Check the profile name and whether the associated profile picture seems real. Has the picture been repurposed from somewhere else, or is it computer-generated? Utilise the image search functions of search engines to check whether the picture has been used in other contexts, for example.

Consider the language used as well. Many operators utilise automated translations to spread messages in multiple languages, for example. When this is the case, the text can contain inconsistent sentences or clear grammatical errors.

What does the poster’s profile say about the poster? Can you find information about them elsewhere?

In the case of a website, check the address (URL). Spoofing well-known network addresses by altering them slightly, for example, is one of the methods used in information influence activities.

Consider the possible motive or goal of the poster.

Consider why the message was posted when it was. Could the date and time of posting be related to something?

What does the information content of the message seem like?

Verify the information or claim presented in the message from multiple sources, if necessary.

If the message references multiple sources, check the sources and determine the original source of the information. Evaluate whether the sources have been used correctly and in the right contexts.

If the message includes pictures, use the image search functionality of search engines to determine whether the pictures used in the profile or post have been previously used in other contexts.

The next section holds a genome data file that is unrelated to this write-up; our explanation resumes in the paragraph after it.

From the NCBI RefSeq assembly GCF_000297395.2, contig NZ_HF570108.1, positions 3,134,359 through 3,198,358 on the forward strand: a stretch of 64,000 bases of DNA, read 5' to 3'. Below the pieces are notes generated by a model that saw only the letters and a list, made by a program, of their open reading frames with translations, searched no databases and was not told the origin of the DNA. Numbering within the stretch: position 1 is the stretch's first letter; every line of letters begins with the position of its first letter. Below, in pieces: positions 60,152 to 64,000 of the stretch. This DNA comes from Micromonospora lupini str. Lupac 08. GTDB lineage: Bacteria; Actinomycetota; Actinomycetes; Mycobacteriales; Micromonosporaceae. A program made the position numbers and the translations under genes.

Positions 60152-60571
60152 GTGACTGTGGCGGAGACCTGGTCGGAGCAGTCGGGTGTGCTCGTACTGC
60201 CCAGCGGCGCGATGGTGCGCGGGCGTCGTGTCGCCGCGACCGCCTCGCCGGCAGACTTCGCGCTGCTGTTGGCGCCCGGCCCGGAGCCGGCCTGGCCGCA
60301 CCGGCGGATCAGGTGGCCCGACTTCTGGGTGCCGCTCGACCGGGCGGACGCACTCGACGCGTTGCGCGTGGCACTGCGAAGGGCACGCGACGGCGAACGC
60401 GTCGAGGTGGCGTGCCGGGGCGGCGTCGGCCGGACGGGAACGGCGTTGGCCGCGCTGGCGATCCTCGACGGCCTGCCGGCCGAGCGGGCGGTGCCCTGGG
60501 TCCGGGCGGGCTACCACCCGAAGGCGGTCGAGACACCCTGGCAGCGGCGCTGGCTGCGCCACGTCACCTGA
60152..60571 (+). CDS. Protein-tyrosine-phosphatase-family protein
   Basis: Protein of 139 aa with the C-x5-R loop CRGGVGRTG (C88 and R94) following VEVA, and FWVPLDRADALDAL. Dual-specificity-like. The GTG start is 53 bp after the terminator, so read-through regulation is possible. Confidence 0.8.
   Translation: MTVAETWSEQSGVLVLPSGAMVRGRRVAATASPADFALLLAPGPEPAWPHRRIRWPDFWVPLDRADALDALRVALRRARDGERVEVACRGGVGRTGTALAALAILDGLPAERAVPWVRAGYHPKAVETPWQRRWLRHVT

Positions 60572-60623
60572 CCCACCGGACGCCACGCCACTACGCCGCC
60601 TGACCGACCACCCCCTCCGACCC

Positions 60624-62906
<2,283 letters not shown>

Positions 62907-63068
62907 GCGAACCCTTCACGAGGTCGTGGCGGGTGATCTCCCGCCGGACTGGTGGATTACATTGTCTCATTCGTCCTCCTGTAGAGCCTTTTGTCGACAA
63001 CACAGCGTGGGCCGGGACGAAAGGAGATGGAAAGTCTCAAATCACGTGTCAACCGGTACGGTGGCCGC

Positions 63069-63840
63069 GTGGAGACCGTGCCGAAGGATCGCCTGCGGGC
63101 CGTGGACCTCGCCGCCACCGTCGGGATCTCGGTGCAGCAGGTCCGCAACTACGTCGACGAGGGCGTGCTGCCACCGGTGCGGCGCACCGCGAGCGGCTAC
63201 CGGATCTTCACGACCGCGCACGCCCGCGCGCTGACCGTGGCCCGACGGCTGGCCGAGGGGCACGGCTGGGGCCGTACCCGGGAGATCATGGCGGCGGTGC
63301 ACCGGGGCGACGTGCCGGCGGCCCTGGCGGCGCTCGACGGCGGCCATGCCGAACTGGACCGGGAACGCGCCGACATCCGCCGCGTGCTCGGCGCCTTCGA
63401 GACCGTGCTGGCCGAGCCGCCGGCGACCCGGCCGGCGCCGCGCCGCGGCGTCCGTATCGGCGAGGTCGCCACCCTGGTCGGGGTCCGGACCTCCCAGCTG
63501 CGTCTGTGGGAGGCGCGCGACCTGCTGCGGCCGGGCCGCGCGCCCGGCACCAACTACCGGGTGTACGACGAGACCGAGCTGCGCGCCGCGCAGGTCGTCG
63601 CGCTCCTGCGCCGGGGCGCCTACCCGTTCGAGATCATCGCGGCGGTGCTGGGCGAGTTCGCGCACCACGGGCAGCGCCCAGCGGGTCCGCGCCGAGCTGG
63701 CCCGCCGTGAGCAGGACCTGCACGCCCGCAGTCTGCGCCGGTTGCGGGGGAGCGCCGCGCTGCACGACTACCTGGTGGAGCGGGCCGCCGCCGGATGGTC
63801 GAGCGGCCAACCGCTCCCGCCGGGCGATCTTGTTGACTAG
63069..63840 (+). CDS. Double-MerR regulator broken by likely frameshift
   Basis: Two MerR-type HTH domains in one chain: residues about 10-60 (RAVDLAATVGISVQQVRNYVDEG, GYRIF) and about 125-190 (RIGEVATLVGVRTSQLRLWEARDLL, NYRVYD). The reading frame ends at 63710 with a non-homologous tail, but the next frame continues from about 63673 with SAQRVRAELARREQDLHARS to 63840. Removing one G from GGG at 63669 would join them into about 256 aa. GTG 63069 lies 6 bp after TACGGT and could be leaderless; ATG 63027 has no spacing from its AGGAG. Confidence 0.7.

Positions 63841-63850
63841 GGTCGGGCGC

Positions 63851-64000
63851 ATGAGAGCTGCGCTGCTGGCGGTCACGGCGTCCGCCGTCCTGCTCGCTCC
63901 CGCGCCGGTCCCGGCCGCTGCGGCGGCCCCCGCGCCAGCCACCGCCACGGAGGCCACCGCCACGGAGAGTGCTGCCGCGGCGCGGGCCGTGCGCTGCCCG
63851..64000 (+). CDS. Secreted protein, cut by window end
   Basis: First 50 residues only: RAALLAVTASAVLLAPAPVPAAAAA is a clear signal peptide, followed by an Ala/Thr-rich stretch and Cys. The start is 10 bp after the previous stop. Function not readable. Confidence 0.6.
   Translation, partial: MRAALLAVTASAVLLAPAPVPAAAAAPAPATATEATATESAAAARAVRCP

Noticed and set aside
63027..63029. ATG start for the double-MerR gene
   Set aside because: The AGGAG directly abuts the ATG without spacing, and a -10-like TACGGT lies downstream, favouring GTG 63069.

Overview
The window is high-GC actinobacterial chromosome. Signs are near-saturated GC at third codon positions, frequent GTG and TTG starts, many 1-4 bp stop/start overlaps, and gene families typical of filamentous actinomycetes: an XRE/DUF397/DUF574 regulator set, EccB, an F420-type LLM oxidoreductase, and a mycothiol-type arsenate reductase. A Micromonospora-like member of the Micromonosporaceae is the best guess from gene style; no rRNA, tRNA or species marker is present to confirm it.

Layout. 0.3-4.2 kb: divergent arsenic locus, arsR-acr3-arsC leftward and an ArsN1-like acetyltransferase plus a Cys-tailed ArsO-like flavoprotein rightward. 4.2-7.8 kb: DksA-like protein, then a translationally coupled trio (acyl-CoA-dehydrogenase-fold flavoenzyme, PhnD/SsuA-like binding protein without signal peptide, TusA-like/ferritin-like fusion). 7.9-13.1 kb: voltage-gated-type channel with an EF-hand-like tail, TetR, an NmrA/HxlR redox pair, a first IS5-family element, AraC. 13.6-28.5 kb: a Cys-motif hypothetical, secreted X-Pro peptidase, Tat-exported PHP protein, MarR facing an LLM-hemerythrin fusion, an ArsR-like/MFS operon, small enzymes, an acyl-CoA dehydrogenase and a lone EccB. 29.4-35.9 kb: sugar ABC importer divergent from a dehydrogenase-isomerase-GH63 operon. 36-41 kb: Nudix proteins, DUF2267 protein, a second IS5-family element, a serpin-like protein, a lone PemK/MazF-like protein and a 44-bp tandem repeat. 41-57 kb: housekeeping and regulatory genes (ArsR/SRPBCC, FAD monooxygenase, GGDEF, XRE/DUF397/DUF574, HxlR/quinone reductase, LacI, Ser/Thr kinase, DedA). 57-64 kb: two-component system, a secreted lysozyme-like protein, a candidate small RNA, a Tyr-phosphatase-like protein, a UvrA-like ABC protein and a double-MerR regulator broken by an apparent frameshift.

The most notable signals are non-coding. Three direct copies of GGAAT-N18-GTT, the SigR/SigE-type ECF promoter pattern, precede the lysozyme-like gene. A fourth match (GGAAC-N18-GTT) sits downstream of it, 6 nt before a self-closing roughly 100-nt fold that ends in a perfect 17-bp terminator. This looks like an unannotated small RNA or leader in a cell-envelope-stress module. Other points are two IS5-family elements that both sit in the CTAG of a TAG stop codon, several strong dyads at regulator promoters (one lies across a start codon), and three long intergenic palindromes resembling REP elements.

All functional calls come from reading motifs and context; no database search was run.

Take care of your information security and privacy

Do you know how the social media service that you use functions? What is the underlying logic based on which the service presents content to you?

Are you aware of what you have agreed to in order to use a social media service? Are you familiar with the terms and conditions of the service?

Be careful about what kind of information about yourself, your family or friends you share on social media.

Be careful about accepting friend requests from people you do not know.

Take care of your privacy online. Check the privacy settings of the services and applications you use regularly.

Take care of your information security. Keep the devices and applications that you use updated.

Secure your telecommunications connections and devices. Take care of virus and malware protection.

Enable strong authentication (such as multi-factor authentication ) for all the services and applications that you use that offer it.

Act in a way that you do not need to be ashamed of your online presence. Assume that everything that you post (even in closed groups, for example) is public.